Homophones – words that sound the same

posted in: about words, language | 0

pile of dictionaires and a thesaurusFollowing on from my blog about homographs like tear, which can be pronounced two different ways from the same spelling, today’s blog is about homophones, which sound the same from different spellings.

As before, I’ve been having fun making sentences using both (or even all three) different spellings to illustrate the point.

Most of these I have seen used incorrectly, which can have hilarious results. However, all these sentences are my own (except for the ‘weather’ one), so as not to embarrass the original authors.

 

 Some examples

You’re not being responsible for your dog.

I can’t hear you, come over here.

A whole lot of cement was needed to fill the hole.

I knew he needed new shoes!

polar bear, sniffing the airI saw a bare bear!

The board meeting was full of bored people. (Or should they just be called ‘bored meetings’, to avoid raising expectations?)

Now, look along the line-up and tell me which witch you saw.

Trying to keep her waist slim was a waste of time.

That drawer has all the pens to draw with. (A commonly-seen error is to refer to a ‘chest of draws’.)

The hare bounded away, leaving some hair caught in the fence.

We’re going to cache the jewels, gold and cash here, under the porch.

The heir threw his cap into the air on hearing what he’d inherited.

The cricket captain bowled a bold over.

The bard was barred from singing his awful songs. Also, his band was banned!

When he saw what was in the pail, he went very pale.

The fair had various food stands selling typical fare.

‘A glass of ale, and tell me what doth ail thee, young man.’

In summary, the range of clothing was very summery – nice for the season.

muffins baking in the ovenMy nose knows the smell of baking cake

The jeans had a subtle flare, and she wore them with flair.

At the factory the apples shoot down the chute.

All of the tools went into the box; hammer, screwdriver, spanners and awl. (Hey, maybe Uncle Tom Cobley was a carpenter – Uncle Tom Cobley and awl!)

The actor’s role required him to roll off the stage.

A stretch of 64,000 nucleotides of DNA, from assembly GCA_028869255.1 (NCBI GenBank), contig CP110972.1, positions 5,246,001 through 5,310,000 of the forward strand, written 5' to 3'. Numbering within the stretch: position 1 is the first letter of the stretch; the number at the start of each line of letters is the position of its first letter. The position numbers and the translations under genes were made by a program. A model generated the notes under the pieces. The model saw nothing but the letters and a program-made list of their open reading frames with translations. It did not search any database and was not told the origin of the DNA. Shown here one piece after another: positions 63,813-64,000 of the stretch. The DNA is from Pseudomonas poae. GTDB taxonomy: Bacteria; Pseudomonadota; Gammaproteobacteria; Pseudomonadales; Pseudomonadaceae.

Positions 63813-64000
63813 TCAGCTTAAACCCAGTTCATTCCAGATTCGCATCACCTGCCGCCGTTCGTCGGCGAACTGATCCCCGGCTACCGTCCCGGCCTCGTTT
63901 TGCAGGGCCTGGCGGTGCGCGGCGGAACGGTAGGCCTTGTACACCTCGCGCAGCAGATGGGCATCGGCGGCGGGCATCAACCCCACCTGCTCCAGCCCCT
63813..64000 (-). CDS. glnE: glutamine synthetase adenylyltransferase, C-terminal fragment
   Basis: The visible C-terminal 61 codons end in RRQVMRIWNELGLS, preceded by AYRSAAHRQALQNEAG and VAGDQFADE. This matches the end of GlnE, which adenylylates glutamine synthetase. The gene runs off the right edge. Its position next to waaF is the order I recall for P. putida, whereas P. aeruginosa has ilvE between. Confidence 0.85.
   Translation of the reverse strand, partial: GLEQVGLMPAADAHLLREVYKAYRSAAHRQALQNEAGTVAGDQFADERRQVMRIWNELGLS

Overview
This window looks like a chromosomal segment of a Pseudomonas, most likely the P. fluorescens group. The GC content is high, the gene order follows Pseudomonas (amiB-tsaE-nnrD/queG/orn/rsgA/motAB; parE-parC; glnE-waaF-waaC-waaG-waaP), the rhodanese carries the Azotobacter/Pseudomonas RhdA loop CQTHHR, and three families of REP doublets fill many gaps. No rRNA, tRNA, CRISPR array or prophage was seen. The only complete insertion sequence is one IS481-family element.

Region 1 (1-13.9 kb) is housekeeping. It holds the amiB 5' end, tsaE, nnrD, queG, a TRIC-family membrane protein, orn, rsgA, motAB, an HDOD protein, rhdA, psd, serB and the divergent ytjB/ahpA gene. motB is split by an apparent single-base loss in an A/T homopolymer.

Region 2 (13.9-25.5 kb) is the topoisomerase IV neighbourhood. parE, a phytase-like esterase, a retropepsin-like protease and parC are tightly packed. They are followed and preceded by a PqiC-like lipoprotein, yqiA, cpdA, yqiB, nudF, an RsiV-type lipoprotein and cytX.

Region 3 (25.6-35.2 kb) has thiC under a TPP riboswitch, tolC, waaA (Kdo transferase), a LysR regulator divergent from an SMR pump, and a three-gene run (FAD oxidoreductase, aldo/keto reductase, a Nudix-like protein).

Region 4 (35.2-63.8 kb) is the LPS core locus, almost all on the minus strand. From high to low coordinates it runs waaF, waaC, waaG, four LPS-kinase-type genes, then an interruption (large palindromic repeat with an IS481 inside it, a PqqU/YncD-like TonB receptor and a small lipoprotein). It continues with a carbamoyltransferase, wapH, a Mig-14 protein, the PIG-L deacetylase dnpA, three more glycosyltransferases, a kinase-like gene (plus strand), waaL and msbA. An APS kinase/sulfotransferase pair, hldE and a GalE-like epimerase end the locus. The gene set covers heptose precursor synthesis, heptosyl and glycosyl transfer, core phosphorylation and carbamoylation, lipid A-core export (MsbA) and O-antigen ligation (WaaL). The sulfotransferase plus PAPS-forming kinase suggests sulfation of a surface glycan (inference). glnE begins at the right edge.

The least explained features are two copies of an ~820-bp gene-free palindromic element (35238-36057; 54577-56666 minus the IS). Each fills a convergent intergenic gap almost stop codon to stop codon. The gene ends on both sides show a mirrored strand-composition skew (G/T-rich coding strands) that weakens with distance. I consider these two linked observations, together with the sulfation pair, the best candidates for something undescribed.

At the base of the stage, the bass travelled through your whole body. (Bass the fish is pronounced differently, with a flat a.)

That is my cue to join the queue.

We gave the nice parking attendant a wave as we left, as he had agreed to waive our fine. (Implausible, but correct.)

He was rather forward, commenting on his brother’s bad habits in the foreword to the book.

The council decided to seek legal counsel on the matter. (Councillor and counsellor are different too, the latter being an adviser, while the former is usually elected.)

Now, take this one slowly: Whether the weather be cold, or whether the weather be hot, we’ll weather the weather whatever the weather, whether we like it or not!

 

Some threes…

They’re over there eating their ice-creams.

I saw the eagle had a sore tail, though she could still soar on the thermals.

In a fit of pique, she climbed the peak to peek into the hidden valley.

She was vain; she hated the blue vein on her leg and the birthmark shaped like a weather vane.

 

There are some I’ve struggled to fit plausibly into the same sentence…

Sole and soul, for instance. Sole being a fish or the bottom of a shoe, and soul being spirit or essence.

Taylor is the usual spelling for a proper name, where tailor is the verb and the job.

To hew, meaning to cut, for instance wood, and hue, meaning colour, I’ve seen confused once, bringing to mind a multi-coloured log cabin, where the author meant a hand-cut, rustic-looking one.

I’ve also seen someone described as towing the line, which sounds like it could be correct, but isn’t. The proper phrase is ‘to toe the line’, meaning to do what is expected of you, originating from old-style boxing matches. He toed the line, he towed the truck away, and what about the toad?

Stationery and stationary I’ve already discussed elsewhere – one hopes that one’s stationery remains stationary and doesn’t creep away.

Likewise principal and principle – the principal has high principles and expects you to keep to them.

Naval and navel I’ve also seen incorrectly used. Naval refers to the navy, where your navel is your belly. Naval gazing, therefore, is entirely different to navel gazing, and could get you arrested for spying in certain circles!

 

 

Please do let me know if you find any other homophones, especially incorrectly used, and thanks for reading.

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